“You have to make your own condensed notes. You learn from MAKING them. A lot of thinking goes into deciding what to include and exclude. You develop your own system of abbreviations and memory methods for the information.” – Peter Rogers.
This article is written mainly for secondary and tertiary level students and is supported by Wikipedia, several other educational sources and my own experience.
Note-taking is the process of recording information that you consider important. This information may be taken from regular classes, lectures, conferences, discussions, books, the internet, or other reliable sources. You should use key-words and short sentences as far as possible in writing your notes.
Teachers often present and emphasize in class the concepts and supporting points that students will need to pass examinations. Therefore students need to know how to listen actively and take notes. They also need to know how to read critically and analyse books, journals, and digital information in order to get to the most important ideas they contain.
You record the main points and, in so doing, create a permanent record of what was said or written by the source of your information. Note-taking is an effective learning tool and a vital skill for all students.
The goal in sensible note-taking is not to record everything, but to have an accurate record of all the main points cited by your source. Use your own words as far as possible as this will help you to comprehend the material subsequently.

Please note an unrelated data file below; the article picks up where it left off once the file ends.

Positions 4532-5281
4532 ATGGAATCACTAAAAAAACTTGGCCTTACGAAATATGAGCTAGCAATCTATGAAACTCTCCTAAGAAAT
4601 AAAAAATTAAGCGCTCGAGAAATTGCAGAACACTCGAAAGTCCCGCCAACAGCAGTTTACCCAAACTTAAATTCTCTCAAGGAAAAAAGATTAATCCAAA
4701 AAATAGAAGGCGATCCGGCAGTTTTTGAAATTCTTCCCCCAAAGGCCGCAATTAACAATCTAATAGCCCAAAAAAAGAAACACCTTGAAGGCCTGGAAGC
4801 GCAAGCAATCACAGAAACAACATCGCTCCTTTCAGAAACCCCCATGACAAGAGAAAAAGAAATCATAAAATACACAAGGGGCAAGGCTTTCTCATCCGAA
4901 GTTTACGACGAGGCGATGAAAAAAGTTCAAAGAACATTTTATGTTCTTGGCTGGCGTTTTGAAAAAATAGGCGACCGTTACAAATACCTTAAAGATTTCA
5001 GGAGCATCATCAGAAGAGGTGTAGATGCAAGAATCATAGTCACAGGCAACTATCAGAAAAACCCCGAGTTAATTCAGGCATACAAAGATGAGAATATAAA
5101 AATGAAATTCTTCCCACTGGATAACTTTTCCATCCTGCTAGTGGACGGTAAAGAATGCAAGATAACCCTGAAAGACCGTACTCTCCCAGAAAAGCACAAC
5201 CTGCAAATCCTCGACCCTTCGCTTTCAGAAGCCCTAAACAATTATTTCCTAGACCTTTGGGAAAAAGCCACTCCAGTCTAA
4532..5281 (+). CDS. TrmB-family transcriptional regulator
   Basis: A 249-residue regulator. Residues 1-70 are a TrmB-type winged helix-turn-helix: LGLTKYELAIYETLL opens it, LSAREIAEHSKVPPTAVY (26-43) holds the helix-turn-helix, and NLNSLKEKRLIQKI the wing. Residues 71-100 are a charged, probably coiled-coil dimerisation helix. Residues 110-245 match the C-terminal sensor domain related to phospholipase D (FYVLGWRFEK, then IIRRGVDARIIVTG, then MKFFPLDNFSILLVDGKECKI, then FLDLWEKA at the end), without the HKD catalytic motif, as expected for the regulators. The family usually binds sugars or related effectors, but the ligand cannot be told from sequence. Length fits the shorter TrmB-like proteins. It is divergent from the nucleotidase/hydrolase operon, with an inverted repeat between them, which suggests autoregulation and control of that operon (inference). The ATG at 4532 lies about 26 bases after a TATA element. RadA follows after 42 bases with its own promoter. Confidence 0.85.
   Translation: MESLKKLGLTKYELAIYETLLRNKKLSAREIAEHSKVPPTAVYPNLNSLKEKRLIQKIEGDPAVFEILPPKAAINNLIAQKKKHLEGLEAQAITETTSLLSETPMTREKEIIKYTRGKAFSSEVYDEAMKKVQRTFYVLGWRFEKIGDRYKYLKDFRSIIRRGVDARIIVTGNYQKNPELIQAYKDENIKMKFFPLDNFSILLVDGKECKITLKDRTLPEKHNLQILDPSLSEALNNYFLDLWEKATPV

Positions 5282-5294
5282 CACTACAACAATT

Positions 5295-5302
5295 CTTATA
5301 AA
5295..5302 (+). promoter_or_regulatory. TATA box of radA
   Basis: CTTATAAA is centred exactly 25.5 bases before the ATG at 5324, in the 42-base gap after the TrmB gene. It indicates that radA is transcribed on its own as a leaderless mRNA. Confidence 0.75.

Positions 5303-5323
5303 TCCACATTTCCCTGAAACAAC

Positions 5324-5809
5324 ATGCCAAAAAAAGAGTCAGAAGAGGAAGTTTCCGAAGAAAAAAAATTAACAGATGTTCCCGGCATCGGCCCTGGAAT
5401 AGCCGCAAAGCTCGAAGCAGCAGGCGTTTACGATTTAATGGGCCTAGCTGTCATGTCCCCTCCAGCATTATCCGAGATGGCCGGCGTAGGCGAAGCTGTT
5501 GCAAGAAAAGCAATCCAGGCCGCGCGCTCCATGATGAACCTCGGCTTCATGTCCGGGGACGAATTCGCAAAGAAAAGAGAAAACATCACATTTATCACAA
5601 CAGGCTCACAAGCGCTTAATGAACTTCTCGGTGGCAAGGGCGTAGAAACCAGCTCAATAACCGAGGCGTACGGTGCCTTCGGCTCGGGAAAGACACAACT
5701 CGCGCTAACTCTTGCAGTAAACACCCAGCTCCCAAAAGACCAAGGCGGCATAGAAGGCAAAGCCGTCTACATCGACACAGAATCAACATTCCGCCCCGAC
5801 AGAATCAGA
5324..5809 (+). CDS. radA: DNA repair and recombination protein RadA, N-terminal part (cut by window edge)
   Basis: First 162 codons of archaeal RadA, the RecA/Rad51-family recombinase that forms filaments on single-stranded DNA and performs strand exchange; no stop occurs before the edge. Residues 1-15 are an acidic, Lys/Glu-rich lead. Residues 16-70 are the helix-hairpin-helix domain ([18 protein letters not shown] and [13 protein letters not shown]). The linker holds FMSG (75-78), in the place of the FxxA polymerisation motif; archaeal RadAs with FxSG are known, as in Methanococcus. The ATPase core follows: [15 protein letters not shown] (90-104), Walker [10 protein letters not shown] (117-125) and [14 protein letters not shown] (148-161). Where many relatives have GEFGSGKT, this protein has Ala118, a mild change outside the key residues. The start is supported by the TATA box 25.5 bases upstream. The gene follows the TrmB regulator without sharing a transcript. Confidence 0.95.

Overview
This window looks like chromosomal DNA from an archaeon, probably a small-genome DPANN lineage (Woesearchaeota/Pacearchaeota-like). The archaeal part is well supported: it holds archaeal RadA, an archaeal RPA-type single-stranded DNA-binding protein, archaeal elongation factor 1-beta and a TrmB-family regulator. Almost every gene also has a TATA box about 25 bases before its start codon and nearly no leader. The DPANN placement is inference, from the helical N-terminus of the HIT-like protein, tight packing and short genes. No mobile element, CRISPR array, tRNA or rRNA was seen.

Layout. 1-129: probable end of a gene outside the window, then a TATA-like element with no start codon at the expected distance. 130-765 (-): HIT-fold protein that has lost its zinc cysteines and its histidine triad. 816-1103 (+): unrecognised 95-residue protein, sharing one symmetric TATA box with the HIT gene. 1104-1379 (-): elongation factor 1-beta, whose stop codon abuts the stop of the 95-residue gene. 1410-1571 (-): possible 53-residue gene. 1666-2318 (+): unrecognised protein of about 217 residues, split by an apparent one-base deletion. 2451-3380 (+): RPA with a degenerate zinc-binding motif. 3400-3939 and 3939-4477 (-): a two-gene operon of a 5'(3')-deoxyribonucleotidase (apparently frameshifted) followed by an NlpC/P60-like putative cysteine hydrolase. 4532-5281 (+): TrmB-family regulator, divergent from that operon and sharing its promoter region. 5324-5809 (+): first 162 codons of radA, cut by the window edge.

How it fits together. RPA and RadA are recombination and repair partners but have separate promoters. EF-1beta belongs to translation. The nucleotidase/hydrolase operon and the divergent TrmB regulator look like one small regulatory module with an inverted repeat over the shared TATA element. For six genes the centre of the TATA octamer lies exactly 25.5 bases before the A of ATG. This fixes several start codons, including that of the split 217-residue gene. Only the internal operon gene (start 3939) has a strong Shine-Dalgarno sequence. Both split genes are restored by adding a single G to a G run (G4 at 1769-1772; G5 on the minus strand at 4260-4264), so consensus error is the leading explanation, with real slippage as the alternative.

Your notes can be reviewed in preparation for tests, assignments and projects. If you are a skilful note-taker you will have all the required information at your fingertips. I must add here that note-taking can easily be done electronically using laptops, tablets and other devices, and that there is software available that facilitates note-taking.
Note-taking is a practice that requires skill in listening and reading, determining what is important for your purpose, and recording it in the most concise way possible. You do not want your notes to be too long.
Whether your notes are recorded in dedicated notebooks, folders or digitally, they should be properly organized and sequenced. They will form an integral part of your personal information management system which allows you to retrieve needed information at will.
You can use abbreviations, diagrams, and a numbered or bullet system to make your notes shorter. Mind maps will be helpful as well. Many students prefer to write notes in the form of sentences. Some underline or use different colours or highlights for more important information.
One of the major challenges in note-taking is that it is often a race against time, especially if you are taking notes from a lecture or discussion, since people speak faster than you can write. The key is is to listen attentively, select what is really relevant and important, and jot it down quickly, rather than trying to write everything that is said. Afterwards, you must review and edit your notes. Recite your notes in preparation for examinations.
Interested readers can research different note-taking methods or systems in order to be more effective in this practice. Choose the method(s) you are most comfortable with. I will end this discussion by mentioning five well-known note-taking methods you can research, namely, the Cornell Method, the Outlining Method, the Mapping Method, the Charting Method, and the Sentence Method. You will find them here.